The Foreign Service Journal, January-February 2022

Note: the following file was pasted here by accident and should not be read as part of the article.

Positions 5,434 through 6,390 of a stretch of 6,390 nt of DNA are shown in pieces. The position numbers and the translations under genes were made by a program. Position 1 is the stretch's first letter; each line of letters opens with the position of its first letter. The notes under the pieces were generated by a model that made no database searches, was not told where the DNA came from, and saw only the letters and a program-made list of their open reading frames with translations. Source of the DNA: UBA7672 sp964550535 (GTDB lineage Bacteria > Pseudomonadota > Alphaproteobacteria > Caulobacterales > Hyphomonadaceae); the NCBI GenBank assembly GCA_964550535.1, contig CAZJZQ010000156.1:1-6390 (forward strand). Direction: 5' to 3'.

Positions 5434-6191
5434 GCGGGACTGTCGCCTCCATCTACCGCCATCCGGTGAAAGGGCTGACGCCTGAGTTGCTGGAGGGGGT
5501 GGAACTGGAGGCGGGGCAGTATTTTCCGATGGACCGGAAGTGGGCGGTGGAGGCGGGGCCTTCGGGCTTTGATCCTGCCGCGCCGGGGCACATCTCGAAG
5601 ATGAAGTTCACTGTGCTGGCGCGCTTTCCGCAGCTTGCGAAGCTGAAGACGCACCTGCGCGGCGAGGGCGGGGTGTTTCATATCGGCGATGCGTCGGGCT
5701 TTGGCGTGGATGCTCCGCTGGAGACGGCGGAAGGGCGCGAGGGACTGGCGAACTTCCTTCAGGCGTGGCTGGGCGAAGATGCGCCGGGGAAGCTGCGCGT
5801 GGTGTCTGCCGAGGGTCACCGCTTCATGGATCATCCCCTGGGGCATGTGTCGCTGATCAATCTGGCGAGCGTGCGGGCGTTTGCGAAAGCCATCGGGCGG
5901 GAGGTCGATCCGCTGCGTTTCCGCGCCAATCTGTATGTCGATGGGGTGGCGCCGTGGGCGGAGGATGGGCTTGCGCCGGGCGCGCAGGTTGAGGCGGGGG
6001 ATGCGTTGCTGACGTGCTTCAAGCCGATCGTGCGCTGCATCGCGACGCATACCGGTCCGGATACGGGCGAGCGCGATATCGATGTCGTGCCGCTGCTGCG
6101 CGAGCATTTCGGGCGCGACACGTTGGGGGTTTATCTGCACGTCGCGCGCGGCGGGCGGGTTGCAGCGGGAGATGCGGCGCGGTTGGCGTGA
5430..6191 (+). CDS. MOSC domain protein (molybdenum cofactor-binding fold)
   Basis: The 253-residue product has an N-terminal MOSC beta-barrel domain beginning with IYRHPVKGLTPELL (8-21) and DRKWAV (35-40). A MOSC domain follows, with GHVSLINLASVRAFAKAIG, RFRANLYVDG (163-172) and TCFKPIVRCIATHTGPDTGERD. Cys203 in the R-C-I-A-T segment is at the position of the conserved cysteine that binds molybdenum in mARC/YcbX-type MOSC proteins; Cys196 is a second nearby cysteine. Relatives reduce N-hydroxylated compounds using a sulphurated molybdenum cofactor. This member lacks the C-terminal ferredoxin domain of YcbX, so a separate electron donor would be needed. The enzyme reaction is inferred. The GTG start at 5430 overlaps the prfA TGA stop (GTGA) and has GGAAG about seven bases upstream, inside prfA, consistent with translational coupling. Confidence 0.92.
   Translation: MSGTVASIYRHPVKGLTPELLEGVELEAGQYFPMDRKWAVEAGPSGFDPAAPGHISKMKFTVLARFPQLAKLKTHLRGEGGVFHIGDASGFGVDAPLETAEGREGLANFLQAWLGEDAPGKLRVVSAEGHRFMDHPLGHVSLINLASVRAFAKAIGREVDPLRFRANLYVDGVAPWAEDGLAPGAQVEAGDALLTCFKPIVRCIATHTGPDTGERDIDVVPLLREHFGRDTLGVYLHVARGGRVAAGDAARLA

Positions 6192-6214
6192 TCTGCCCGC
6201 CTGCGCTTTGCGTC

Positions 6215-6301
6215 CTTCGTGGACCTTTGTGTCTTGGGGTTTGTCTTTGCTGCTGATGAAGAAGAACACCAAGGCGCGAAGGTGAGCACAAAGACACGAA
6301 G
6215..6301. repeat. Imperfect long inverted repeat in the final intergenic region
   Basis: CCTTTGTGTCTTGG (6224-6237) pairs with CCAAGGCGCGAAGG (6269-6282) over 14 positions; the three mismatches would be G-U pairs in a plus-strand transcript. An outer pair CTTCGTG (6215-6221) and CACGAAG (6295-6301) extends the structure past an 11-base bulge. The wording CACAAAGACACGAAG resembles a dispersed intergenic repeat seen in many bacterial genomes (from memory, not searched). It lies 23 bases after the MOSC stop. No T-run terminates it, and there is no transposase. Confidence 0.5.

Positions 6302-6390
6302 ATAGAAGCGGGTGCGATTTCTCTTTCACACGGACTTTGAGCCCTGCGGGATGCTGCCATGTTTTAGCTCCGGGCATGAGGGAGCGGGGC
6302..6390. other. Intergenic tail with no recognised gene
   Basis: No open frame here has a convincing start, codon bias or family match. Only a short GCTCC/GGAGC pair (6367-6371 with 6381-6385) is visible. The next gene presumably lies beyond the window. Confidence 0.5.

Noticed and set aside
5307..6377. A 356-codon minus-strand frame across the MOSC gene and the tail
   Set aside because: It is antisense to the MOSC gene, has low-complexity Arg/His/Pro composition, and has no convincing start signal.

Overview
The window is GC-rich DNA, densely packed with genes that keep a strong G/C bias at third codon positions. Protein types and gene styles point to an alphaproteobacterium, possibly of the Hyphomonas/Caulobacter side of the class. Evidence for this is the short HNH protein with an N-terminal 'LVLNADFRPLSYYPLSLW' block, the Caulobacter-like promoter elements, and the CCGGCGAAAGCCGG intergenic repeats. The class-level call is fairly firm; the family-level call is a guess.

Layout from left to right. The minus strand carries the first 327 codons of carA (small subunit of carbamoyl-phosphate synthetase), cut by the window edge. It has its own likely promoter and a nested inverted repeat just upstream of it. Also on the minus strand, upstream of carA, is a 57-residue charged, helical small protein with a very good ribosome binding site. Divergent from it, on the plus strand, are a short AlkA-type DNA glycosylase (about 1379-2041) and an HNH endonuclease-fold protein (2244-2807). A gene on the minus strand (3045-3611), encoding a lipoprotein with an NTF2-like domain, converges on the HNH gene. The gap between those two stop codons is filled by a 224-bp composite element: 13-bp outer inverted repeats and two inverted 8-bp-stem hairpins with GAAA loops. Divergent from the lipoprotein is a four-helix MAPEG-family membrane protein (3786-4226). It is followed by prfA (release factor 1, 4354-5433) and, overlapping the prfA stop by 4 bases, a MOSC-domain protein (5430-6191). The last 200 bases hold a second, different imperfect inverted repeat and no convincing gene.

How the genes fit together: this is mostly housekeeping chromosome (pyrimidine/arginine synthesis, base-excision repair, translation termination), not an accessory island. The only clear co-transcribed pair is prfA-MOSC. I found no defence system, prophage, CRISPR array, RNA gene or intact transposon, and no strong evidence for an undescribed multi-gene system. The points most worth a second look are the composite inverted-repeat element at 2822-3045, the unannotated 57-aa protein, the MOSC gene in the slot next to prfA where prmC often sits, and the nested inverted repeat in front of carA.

THE FOREIGN SERVICE JOURNAL | JANUARY-FEBRUARY 2022 33 The deputy mayor of Los Angeles argues that breaking down the silos between foreign and domestic policy will make international affairs more relevant for middle-class Americans. BY N I NA HACH I G I AN Local Governments Are Foreign PolicyActors, Too Nina Hachigian is Los Angeles’ first deputy mayor for international affairs, appointed by Mayor Eric Garcetti in 2017. She served as the second U.S. ambassador to ASEAN in Jakarta from 2014 to 2017. I n our 2008 book, The Next American Century: How the U.S. CanThrive as Other Powers Rise , Mona Sutphen and I concluded that American foreign policy ought to prioritize security challenges that could harmAmericans where they live. We cited climate change, terror attacks and a pandemic, which could emanate from the wet markets in southern China, as examples. We were not especially prescient—the security community knew a virus like COVID-19 was coming. What I did not give any thought to at that time was the role of local governments in addressing these transnational chal- lenges. My public sector work until then was varied—in three branches, in D.C. and overseas—but only federal. Inmy current position in the city of Los Angeles, I have come to appreciate that because humans are corporeal, they will have security needs, like testing and vaccines, that have to be met where they are physically located. States and cities are a bridge fromnational policy to indi- vidual Americans. On the domestic side—in housing, education andmore—the connections between our capital city and the rest of America are well worn. Local governments, though, are also active in international affairs, as Los Angeles’ example demonstrates. And this activity, if supported and leveraged at the federal level, can be of significant benefit in conducting an effective and successful foreign policy. A Bridge to Individual Americans Los Angeles is the second-largest city in the United States. Los Angeles County has the 18th-largest economy in the world— larger than Turkey’s or Switzerland’s—and a population larger than many countries. Ours is the busiest port in the Western Hemisphere, and pre-COVID-19, Los Angeles International Airport (LAX) ranked third in the world for passenger traffic. FOCUS ON SUBNATIONAL DIPLOMACY YANNBLINDSALIDA